Having conquered the Marathon and the Half Marathon last year I began looking for a new endeavor, something that would challenge me just as much as the other two. Of course it was the Triathlon that sprang to mind, and the moron that I am I started out on an almost Olympic distance Triathlon (not quite Olympic, but too far away from Sprint to be considered as such), which was a 3/4 mile swim, 16 mile bike and a 5 mile run. So of course I trained quite a bit for the bike and the run portion. No problems there. But I have never swam long distance, and hadn't swam in almost 10 years! How about we compound the issue a bit more. Before the Triathlon I was only able to get two swim practices in on the Sunday and Monday before the event.
Uvas Triathlon - 3/4m, 16m, 5m - 2:38:10 (540/61) Stats
Race day arrived and I showed up way to early, eager to get there and be sure that I got a transition spot. I was the second person there and had a lot of time to kill. Anyway, here was the kicker. I only had a mountain bike. How much of a difference would it make? We'll see later. So I set up my transition and they eventually kicked everyone out and ushered them to the reservoir. As I was standing around I glanced up and down at the 650 or so participants. I was so out of place. Everyone had full body wetsuits and I was standing there in my tri shorts. A sea of black bodies with me the lone white ass skinned man standing out like a sore thumb (ha, well at least I wasn't alone - there were about 10 others without wetsuits).
I had already felt the water and didn't think it was cold at all, but as I approached the water for my wave I see a woman fully submerged in the water with a full wetsuit shivering! Huh, what was going on here? Anyway, my wave got in the water and it wasn't cold, so that worry flew out the window. In fact the temp felt great, must have been around 70. Gun went off and everyone began swimming. 30 seconds into the swim and I was already so tired I couldn't swim anymore. This was going to be a long day. I should have trained more. I turned over on my back and resorted to this weird backward stroke that at least kept me afloat and moved me forward a little. Again, the moron that I am, and a friend pointed this out later, I wasn't taking my hands out of the water when I moved them for the next stroke. So I was moving three steps forward and two steps back. In fact I was moving so slow the lifeguards kept paddling over and asking if everything was alright or if I wanted to hold onto their surfboard and rest. Kind of comical. A little embarrassed, I pawned one lifeguard off to another swimmer who had moved to the shallow water to stand on firm ground rest. 39 minutes later (a 53 min per mile pace - yeah, that's right, I was moving along really fast!) I could finally get out of the water. It seemed like every single wave after me had passed me up, accept perhaps the Clydesdale and Athena groups. Waves that started 20 minutes after breezed past without even breaking a sweat. Oh well. I slipped on my flip flops and began walking up the boat ramp (Uvas was too low to have the transition area next to the water) and kept slipping out of them. Looking like a fool, I kept my head down and focused on not losing my flip flops again, which I still did another couple of times.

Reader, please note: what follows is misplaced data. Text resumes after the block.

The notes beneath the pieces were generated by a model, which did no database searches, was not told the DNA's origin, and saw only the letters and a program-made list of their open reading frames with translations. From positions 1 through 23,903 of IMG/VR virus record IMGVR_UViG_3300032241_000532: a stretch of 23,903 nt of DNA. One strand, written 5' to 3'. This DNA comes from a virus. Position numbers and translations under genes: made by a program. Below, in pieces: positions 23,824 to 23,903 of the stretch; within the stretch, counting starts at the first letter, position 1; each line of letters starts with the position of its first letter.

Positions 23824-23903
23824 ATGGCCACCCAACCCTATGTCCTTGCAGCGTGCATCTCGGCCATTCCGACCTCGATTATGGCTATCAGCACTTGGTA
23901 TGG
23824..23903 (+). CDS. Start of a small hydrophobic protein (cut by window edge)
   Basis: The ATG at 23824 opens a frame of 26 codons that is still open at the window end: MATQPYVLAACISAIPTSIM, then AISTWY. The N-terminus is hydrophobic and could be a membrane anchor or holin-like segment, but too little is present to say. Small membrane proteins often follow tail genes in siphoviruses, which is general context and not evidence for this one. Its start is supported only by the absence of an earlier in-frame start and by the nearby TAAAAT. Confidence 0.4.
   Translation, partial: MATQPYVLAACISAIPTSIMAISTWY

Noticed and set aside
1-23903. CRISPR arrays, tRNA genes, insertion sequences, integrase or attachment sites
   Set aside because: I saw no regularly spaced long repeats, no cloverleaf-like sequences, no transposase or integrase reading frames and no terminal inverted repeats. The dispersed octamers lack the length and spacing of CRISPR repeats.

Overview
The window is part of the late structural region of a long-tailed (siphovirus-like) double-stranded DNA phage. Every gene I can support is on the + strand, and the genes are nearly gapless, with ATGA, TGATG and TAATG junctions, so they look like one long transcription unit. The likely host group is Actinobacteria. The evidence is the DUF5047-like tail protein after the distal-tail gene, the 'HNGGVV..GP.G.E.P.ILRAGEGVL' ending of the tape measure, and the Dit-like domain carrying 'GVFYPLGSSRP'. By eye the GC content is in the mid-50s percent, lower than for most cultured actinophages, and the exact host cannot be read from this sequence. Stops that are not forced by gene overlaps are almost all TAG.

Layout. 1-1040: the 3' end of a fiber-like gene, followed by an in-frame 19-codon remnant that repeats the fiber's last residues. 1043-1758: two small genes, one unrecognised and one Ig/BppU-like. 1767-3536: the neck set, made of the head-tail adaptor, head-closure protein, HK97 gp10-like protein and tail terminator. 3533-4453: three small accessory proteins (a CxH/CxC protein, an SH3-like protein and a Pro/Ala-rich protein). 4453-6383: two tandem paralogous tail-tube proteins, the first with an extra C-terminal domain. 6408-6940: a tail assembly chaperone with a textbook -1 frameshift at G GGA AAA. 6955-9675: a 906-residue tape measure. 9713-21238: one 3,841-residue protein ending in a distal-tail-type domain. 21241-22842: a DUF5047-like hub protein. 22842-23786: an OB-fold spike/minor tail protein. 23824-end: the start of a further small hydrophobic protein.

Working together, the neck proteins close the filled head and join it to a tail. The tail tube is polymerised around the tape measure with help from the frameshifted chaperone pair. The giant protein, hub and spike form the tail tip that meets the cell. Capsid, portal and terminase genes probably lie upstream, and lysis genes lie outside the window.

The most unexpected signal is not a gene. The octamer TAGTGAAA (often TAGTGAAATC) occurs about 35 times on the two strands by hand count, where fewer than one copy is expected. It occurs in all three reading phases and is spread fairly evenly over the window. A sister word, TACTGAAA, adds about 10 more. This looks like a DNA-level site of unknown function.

Get to the bike and I started to think that this was where I would make up time. I started moving along and felt strong. Then whoosh, whoosh, and whoosh as three bikers flew past me barely pedaling. I'm struggling to move as fast as I could and they were barely trying. You see, I had a mountain bike, which was considerably slower and used a lot more energy. Suffice it to say, it felt like every single biker that was behind me had passed me. Even up until the last half mile they were all still passing me. I could do nothing but shake my head. There were some very helpful triathletes out there, though, who took the time to give me some tips. One nice gentleman saw me pedaling hard and told me to change gears and pedal faster, which would ultimately save the legs for the run portion. I think this could have just perhaps been a life saver. 1hr8mins later I finally transitioned into the running leg.
My legs felt wobbly but strong, so I moved out without waiting. A mile in my left leg tightened up and almost cramped. This has never happened before. Luckily I was able to finish strong, despite the leg, at about an 8:52 pace in 44 mins. The course itself followed the road around Uvas and was fairly flat, with only slight ups and downs with gentle ascents and descents. The heat, though, was starting to pick up, so that dampened things a little.
Overall, the whole Triathlon took 2hrs38mins. Yet another event I conquered in less than ideal circumstances. I can only learn from my mistakes again. All in all, a great event that was well organized. If you live in the Bay Area give this one a try. You won't regret it.